Raffi Torres Suspended Pending Player Safety Hearing

San Jose Sharks forward Raffi Torres has found himself again at the mercy of the Department of Player Safety. Torres has been pre-emptively suspended one game pending the results of a hearing for a head shot he took on the Anaheim Ducks’ Jakob Silfverberg in a preseason game on Saturday, according to Darren Dreger.

There aren’t many good angles of the hit, but it looks deliberate and ugly, with Torres extending his elbow as he passed by Silfverberg to take a hit on the young forward where the only point of contact appears to be Silfverberg’s head and Torres’s elbow.

Torres was ejected from the game for the below hit.

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As TSN’s Bob McKenzie points out, Torres isn’t technically considered a repeat offender because he has no suspensions in the last 18 months. Though, this situation highlights the absurdity of that rule, with Torres not playing at all last season after re-injuring his knee in a preseason game. The season before that? Same knee problem kept him out of all but five games for the Sharks.

Here’s a slowed down look at the hit.

So, in the last two seasons Torres has played five regular season games (and seven playoff games). The season before (2012-13) is the year the Sharks acquired him and his season ended during the playoffs with a suspension for a head shot on Jarret Stoll.

That hit, seen in the video below, is similar to the hit on Silfverberg, with Torres cutting across the opponent and extending into the opposing player to make contact with the head.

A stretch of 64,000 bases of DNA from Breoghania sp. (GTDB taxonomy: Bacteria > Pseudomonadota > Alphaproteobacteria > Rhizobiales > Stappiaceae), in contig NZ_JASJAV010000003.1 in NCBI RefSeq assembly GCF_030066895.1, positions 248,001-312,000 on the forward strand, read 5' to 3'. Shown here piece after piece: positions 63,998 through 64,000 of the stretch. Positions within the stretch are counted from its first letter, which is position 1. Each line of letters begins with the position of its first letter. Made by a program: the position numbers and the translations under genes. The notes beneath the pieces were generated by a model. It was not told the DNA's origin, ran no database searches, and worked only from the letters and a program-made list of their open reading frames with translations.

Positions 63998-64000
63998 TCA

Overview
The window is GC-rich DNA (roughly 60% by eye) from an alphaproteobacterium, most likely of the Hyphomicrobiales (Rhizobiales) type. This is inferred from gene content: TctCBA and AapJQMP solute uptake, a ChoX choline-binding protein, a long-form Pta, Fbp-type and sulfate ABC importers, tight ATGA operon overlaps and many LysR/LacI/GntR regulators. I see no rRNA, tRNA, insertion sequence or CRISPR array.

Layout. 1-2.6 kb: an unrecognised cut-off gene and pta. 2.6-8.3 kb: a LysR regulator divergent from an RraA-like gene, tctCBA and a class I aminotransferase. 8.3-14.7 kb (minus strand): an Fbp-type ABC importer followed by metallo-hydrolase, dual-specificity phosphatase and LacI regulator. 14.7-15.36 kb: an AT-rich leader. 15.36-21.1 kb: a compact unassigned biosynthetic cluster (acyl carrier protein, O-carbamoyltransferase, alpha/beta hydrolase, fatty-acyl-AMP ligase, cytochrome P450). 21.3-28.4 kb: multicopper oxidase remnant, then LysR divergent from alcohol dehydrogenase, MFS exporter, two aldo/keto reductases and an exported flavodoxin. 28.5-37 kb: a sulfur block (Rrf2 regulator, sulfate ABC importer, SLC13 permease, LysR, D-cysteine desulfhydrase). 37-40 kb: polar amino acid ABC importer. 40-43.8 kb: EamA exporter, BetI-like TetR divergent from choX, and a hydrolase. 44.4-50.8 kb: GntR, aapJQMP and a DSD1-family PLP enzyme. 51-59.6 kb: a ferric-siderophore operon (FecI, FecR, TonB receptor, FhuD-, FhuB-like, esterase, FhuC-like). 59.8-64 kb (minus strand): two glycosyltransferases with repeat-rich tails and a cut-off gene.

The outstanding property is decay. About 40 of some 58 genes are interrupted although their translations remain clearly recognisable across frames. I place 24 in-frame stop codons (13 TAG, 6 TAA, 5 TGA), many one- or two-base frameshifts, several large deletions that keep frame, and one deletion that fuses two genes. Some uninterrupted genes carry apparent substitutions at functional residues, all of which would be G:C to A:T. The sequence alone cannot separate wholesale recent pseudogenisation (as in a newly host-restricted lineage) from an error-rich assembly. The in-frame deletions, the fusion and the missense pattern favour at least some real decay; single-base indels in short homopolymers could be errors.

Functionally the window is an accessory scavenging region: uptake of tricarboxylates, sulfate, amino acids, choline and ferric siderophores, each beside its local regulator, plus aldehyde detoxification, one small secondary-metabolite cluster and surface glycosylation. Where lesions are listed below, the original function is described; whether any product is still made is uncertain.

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Prior to that hit on Stoll, Torres was the recipient of the NHL’s third longest suspension ever, earning a 25-game suspension (later reduced to 21 games) for a head shot on Chicago’s Marian Hossa in April 2012. That was the third longest suspension in NHL history.

There’s a history here. He also received a four-game suspension in 2011 for a headshot on Edmonton’s Jordan Eberle while playing for the Canucks. In the fall of 2011 he was given a $2,500 fine for hitting Colorado’s Jan Hejda in the head with his forearm. Two nights after that he got a two-game suspension for hitting the Wild’s Nate Prosser in the head.

With all of these incidents (four suspensions for headshots and one fine for a headshot), Torres has built a significant history of targeting opponents’ heads and that may make this suspension longer than expected.

Ducks coach Bruce Boudreau told Curtis Zupke of the Los Angeles Times that Silfverberg is ok and that he was held out of the rest of the game as a precaution. Though, we should know at this point that it’s probably too early to know if Silfverberg has a concussion, since symptoms are not always immediately apparent.

Player Safety has made the decision to give Torres a hearing, which, according to DoPS, is scheduled for Monday. Torres waived his right to an in-person hearing as well, which means the league is able to suspend him for five or more games. (If he accepted the in-person hearing the suspension would be the same, but the hearing would likely be delayed so that he could appear in person.)

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